A specific treatment plan is devised for every patient and many aspects will be taken into account such as the type of ovarian cancer you have, how effective the treatment is, the side-effects, the stage of disease, the extent of the surgery and your general health. This will all be discussed with you by your oncologist before a decision is made as to what treatment you should have.
The treatment of all cancers, including ovarian cancer, is changing as more is learned about how cancer develops. New and improved treatments are identified through clinical trials. If there is a clinical trial available for which you may be eligible your oncologist will discuss this option with you.
Clinical trials for women with ovarian cancer have shown benefit from adding ‘targeted therapies’ such as bevacizumab to standard chemotherapy in some situations and if appropriate your oncologist may discuss this with you.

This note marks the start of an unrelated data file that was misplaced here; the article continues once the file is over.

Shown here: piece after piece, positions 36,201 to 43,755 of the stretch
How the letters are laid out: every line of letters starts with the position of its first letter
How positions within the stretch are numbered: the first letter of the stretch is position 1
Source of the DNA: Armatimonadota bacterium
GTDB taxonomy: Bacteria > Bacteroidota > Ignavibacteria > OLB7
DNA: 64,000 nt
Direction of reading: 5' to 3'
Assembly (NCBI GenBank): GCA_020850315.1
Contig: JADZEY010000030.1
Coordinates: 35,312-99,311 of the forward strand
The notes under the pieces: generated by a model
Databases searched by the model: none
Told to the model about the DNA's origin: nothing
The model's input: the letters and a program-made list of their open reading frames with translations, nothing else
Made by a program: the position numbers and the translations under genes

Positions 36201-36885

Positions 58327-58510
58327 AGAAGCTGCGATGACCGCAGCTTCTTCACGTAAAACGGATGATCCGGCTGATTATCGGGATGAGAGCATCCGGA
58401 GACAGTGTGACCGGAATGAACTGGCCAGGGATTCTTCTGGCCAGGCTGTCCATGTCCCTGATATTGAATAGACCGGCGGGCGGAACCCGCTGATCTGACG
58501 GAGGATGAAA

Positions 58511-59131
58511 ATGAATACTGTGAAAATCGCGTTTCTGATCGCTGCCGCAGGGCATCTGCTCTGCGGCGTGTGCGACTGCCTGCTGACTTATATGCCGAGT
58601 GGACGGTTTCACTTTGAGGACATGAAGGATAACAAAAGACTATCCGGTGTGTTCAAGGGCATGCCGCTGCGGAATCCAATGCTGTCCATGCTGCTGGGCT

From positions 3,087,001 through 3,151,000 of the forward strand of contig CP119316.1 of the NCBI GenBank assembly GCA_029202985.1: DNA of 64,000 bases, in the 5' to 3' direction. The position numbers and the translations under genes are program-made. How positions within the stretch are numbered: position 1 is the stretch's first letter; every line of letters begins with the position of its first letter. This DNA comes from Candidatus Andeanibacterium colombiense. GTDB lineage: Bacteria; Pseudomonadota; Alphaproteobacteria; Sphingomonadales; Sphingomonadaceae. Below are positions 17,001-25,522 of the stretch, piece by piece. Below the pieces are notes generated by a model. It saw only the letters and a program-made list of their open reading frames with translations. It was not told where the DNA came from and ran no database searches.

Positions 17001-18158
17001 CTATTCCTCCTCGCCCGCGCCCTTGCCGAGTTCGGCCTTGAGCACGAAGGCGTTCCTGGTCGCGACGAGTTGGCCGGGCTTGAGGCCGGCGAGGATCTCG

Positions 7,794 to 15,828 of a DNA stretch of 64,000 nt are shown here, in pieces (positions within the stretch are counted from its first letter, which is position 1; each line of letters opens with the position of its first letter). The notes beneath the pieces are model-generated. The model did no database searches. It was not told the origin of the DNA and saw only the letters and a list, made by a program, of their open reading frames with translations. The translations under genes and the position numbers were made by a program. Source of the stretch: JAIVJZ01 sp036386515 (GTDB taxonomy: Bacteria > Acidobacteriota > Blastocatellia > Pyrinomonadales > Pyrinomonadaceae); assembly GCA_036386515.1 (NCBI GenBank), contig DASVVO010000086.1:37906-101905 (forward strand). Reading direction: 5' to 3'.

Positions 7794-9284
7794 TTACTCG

In most cases, you will be advised to have chemotherapy, either in advance of surgery (neoadjuvant chemotherapy) or to kill any cancer cells left after surgery (adjuvant chemotherapy). Chemotherapy is the name for drugs that kill cancer cells. A doctor called a Medical Oncologist prescribes it. There are many different types of chemotherapy and your oncologist will discuss the various options with you to help select the best treatment for you.
Chemotherapy has been used to treat ovarian cancer for many years and platinum-based drugs - cisplatin and carboplatin - are the drugs most widely used. They are usually given in combination with a drug called paclitaxel.
Most chemotherapies for ovarian cancer are given as an intravenous treatment (using a small tube into your vein) in the Oncology Day ward in your hospital. The most commonly used chemotherapy regimen (carboplatin and paclitaxel) is given once every 3 weeks.
Each treatment is followed by a rest period to allow you to recover from side effects. Each 3 week period is called a cycle of treatment. You normally have about 6 cycles in all. The side effects of different chemotherapies vary and you can discuss this with your oncologist.